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Using other systems together with Silverstripe

Silverstripe uses mod_rewrite to catch all calls to your website in the form of urls and route them to sapphire/main.php. This behavior is implemented with the rules in your .htaccess file in the root of your site. This can become a problem when you want to use other systems together with Silverstripe because you simply can not reach the url of those other systems.

An example: if your want to use phplists as a newsletter system, it is usually installed under yoursite.com/lists. However, under normal circumstances you can not have your visitors reach yoursite.com/lists when using Silverstripe because it is rerouted to sapphire/main.php?url=lists.

This behavior can be changed by adding a rule to your .htaccess file. I use this one:

(This snippet has to appear before the RewriteRule that routes everything to sapphire/main.php otherwise it wont work.)

What does this do? If someone tries to access an address on your site in a folder starting with an underscore (_) do not apply rules to it (and therefore do not route it to sapphire/main.php). 

What can you do with it? If you create a folder in your site starting with an underscore (for example: _lists) it will be ignored by silverstripe. So if you install phplists there (or any other system or a static html/flash site) you can simply use it without problem along with Silverstripe in the same site.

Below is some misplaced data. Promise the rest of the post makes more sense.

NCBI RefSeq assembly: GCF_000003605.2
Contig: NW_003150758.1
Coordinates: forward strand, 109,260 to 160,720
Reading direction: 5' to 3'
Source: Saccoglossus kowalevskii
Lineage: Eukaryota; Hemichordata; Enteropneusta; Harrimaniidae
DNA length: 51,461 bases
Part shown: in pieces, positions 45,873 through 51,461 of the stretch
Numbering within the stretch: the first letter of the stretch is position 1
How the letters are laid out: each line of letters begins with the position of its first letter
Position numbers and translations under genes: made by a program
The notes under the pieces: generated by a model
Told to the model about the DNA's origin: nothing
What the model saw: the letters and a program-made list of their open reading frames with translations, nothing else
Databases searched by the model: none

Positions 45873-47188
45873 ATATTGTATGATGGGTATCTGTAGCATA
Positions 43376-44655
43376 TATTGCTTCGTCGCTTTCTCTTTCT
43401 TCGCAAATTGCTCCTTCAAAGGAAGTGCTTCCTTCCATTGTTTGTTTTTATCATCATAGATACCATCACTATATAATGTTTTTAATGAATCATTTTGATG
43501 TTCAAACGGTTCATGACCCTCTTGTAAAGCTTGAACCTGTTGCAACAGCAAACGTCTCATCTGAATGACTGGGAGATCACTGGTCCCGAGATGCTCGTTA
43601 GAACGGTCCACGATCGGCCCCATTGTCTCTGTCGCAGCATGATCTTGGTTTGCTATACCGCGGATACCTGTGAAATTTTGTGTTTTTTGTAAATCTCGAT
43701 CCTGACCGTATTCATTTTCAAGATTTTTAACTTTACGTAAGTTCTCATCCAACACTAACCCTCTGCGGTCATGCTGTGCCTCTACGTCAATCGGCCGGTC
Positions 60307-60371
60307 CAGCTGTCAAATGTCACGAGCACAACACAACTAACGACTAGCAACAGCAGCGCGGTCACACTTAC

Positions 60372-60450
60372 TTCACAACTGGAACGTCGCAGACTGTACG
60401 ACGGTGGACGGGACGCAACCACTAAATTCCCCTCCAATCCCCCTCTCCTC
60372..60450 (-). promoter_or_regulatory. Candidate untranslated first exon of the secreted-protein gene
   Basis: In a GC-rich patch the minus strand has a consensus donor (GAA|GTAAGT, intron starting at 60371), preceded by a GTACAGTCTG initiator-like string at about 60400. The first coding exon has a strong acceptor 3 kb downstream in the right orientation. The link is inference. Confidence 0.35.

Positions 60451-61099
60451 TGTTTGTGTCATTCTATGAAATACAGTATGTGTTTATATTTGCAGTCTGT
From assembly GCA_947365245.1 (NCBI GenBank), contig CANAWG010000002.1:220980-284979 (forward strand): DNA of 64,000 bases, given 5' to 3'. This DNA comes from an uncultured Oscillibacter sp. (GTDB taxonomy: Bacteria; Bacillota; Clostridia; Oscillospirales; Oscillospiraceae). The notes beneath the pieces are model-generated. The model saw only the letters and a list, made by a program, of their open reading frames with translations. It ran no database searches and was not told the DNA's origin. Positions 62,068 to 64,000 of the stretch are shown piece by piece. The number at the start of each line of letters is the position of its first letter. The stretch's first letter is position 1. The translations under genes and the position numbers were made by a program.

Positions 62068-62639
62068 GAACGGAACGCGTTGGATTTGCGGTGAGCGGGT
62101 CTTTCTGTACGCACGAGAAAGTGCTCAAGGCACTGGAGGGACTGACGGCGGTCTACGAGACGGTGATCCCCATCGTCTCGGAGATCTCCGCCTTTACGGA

I have tested this with Silverstripe 2.3+ and 2.4 Beta1

 

About the Author

Name: Yuri Goul

Website: http://www.alien-saints.com

Comments (5)

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  • it is of course:
    RewriteCond %{REQUEST_FILENAME} !-d
    when dealing with a directory.

    you can use one or both of these statements depending on what you want to do.

    you may also need to specify the location first using:
    RewriteCond %{DOCUMENT_ROOT}/path/to/web/root
    I haven't tried it myself yet so not sure if it works without this.

    Posted by Richard, 17/06/2010 5:53pm (4 years ago)

  • could you not use:
    RewriteCond %{REQUEST_FILENAME} !-f
    or similar to test if the directory/file exists first before redirecting? that way it doesn't matter what you call the directory.

    Posted by Richard, 17/06/2010 5:37pm (4 years ago)

  • Another option is to put a .htaccess file in the relevant folder with only the statement RewriteEngine Off. That should solve this problem and if the other system uses .htaccess rewrite rules itself there probably won't be any collision.

    Posted by Marcus, 24/03/2010 10:42am (5 years ago)

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